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Tag: IEDs

ATF’s Scott Sweetow Named Deputy Director of the Terrorist Explosive Device Analytical Center in Quantico

Scott Sweetow

Scott Sweetow

By Allan Lengel
ticklethewire.com

ATF agent Scott Sweetow has been named deputy director for the Terrorist Explosive Device Analytical Center (TEDAC).

The intergovernmental agency, which is based at the FBI Laboratory in  Quantico, Va.,  coordinates efforts to gather and share intelligence about improvised explosive devices (IEDs), helps disarm and disrupt IEDs, link them to their makers and works to try and prevent attacks.

Sweetow will be responsible for strategic planning and execution, administration, financial management, program management and oversight of the day-to-day operations

The agency, created in 2003, is headed by a director from the FBI Greg Carl. Sweetow represents the ATF in the agency.

In May 2014, Sweetow was named Deputy Assistant Director for ATF’s Office of Strategic Intelligence and Information (OSII).

He began his career with ATF in 1990 in Los Angeles, spent several years assigned in the Arson and Explosives group, and served as a Certified Explosives Specialist. His duties included being part of ATF’s elite National Response Team, which investigated such high-profile crimes as the Oklahoma City bombing and the Centennial Olympic Park bombings.

He also spent several years working criminal intelligence matters, including a weapons case targeting the “The Blind Sheikh” Omar Abdel-Rahman’s one time driver and bodyguard, Hikmat Alharahsheh.

Additionally, he served as special agent in charge of the ATF offices in Atlanta and St. Paul.

 

ATF in Thailand Training Police to Probe Explosions

By Danny Fenster
ticklethewire.com

Two hours outside of Bangkok, Byron San Marco, an ATF special agent, explodes a hidden bomb slung over the back seat of a motor bike, according to a report by Time magazine.

San Marco and his ATF team will blow up two more improvised explosive devices (IEDs) at the US-funded Tactical Training Center in Cha-am, Thailand. There, they are training Thai police in post-blast training to officers who most sift through wreckage to find evidence of the explosions causes, reports Time.

“The IED has evolved into the weapon of choice for insurgent, terrorist and even criminal networks throughout the world,” the Australian Bomb Data Centre (ABDC), a part of the Australian Federal Police, said in a recent statement.

There are approximately 30,000 government troops and thousands of armed police and paramilitary soldiers deployed across southern Thailand where, like many fragile regions of the earth, IEDs are increasingly threatening.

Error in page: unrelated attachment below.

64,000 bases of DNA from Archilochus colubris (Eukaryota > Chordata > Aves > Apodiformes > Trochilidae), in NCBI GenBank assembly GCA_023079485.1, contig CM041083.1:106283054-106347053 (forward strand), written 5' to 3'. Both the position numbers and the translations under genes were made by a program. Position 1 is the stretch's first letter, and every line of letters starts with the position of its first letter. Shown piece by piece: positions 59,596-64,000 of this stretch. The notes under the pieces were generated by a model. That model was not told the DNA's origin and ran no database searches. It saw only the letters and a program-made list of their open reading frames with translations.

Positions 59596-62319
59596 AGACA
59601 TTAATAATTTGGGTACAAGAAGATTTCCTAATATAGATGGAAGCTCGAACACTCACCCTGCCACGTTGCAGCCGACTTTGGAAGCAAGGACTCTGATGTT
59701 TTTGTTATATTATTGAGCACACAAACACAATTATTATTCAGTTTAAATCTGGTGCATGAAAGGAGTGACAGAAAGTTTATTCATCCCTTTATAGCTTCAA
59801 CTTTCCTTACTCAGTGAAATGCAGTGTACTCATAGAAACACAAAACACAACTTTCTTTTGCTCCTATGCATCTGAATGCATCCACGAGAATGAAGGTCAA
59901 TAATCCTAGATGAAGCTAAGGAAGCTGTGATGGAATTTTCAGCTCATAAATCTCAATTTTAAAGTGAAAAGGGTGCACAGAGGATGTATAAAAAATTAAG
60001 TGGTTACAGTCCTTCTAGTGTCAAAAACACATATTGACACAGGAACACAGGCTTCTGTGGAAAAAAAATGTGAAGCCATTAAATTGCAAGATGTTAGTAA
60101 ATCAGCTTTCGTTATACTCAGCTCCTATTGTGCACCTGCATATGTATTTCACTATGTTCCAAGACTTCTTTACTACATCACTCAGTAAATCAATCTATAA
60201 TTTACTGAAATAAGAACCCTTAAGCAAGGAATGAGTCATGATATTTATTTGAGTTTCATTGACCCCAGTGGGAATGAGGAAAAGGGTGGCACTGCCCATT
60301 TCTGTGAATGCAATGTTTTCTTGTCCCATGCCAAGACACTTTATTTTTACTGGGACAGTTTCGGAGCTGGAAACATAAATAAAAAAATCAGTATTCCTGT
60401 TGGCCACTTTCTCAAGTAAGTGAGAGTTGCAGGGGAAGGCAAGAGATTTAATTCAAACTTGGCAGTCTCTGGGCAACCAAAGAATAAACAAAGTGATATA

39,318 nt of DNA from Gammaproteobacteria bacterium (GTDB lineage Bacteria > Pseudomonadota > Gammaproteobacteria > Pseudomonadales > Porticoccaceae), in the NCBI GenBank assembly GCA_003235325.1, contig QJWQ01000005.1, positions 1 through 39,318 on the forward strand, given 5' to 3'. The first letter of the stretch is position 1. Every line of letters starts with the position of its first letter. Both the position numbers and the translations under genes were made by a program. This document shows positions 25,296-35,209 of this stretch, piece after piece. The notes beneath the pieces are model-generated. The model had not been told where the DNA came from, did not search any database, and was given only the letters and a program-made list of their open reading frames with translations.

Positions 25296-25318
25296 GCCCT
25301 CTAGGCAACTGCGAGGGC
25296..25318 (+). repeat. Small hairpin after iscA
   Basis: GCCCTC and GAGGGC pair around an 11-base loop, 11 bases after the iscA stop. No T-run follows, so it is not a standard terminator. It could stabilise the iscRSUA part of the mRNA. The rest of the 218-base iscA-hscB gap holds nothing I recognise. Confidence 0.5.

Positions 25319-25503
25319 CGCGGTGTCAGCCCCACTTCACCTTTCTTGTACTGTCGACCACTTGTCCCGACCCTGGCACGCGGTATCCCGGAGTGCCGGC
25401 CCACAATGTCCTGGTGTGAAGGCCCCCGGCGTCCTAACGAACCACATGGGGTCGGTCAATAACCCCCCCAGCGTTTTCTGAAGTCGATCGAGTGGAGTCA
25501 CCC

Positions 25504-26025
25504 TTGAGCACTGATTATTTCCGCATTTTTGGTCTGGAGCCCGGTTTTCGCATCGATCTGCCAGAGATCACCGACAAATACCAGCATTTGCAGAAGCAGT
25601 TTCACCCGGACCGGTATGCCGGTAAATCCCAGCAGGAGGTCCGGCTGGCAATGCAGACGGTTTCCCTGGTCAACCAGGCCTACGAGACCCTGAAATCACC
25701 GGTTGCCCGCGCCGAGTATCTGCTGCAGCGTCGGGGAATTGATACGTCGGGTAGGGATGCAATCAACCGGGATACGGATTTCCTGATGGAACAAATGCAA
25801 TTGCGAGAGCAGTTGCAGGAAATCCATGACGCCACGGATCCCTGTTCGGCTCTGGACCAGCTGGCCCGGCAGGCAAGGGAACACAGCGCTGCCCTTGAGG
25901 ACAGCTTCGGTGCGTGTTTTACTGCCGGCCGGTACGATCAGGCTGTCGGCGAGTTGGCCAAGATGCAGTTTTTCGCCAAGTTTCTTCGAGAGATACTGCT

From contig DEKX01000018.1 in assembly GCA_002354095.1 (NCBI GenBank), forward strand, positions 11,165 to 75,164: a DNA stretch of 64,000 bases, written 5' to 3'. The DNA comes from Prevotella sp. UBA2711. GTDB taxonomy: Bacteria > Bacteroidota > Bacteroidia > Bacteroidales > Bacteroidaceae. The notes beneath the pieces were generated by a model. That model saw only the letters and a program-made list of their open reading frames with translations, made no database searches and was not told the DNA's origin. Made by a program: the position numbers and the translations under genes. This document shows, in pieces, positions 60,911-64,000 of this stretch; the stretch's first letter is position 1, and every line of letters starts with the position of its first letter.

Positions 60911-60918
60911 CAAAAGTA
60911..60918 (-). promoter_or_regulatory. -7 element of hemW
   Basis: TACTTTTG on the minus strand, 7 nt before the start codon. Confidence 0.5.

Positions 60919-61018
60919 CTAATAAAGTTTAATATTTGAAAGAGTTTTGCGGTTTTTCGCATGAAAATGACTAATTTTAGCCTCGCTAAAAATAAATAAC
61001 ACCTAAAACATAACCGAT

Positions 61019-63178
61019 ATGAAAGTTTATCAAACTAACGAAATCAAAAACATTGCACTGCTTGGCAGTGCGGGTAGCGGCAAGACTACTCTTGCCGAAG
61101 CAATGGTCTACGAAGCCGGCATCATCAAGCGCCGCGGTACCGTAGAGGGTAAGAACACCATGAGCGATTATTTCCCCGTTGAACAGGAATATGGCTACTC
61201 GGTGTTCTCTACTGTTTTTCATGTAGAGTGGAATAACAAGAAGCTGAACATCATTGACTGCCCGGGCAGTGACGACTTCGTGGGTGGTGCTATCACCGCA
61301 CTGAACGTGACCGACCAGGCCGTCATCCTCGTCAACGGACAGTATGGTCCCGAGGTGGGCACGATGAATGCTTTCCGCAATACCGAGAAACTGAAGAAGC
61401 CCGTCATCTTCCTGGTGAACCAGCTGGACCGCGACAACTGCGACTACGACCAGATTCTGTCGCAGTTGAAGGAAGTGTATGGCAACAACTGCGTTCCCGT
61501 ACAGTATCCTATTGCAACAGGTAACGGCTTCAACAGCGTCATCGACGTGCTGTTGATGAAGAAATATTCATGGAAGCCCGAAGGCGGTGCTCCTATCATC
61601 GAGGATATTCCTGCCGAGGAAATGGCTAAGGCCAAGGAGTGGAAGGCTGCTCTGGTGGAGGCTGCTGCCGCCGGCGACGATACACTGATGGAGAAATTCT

“We train them to collect anything and everything the bomber brought,” says San Marco, according to Time. “If he delivered the device in a box and that blew up, you want 100% of the box. It may contain DNA, a bar code, a fingerprint.” A cell phone was used to denote the The motor bike bomb, which San Marco hopes his trainees will figure out through the phone’s SIM card or lasting fragments.

To read more about ATF training to Thai police click here.

Devices from Minnesota Found in Iraq IEDs, Five Charged

By Danny Fenster
ticklethewire.com

Radio frequency modules from a Minnesota manufacturer, after being smuggled into Iran, ended up in improvised explosive devices used against U.S. soldiers on the battlefields of Iraq, federal authorities alleged this week.

Authorities in Singapore arrested Wong Yuh Lan (Wong), Lim Yong Nam (Nam), Lim Kow Seng (Seng), and Hia Soo Gan Benson (Hia) on Monday after a U.S. request for extradition to stand trial in DC . Hossein Larijani, a citizen of Iran, is also charged in the scheme, though he is still at large. Four companies were also indicted in the matter.

The group is accused of smuggling 6,000 radio communication devices into Iran in violation of trade laws; 16 of the devices were later found in bombs in Iraq. According to the FBI, the Singapore citizens bought the devices with a stated shipment location in Singapore, then knowingly had them illegally routed to purchasers in Iran, making tens of thousands of dollars.

“This case underscores the continuing threat posed by Iranian procurement networks seeking to obtain U.S. technology through fraud and the importance of safeguarding that technology,” Lisa Monaco, assistant attorney general for national security, said in the statement.

The 12-count indictment includes charges of conspiracy to defraud the US, smuggling, the illegal export of goods from the US to Iran, false statements and obstruction of justice, among other charges.

To read more click here.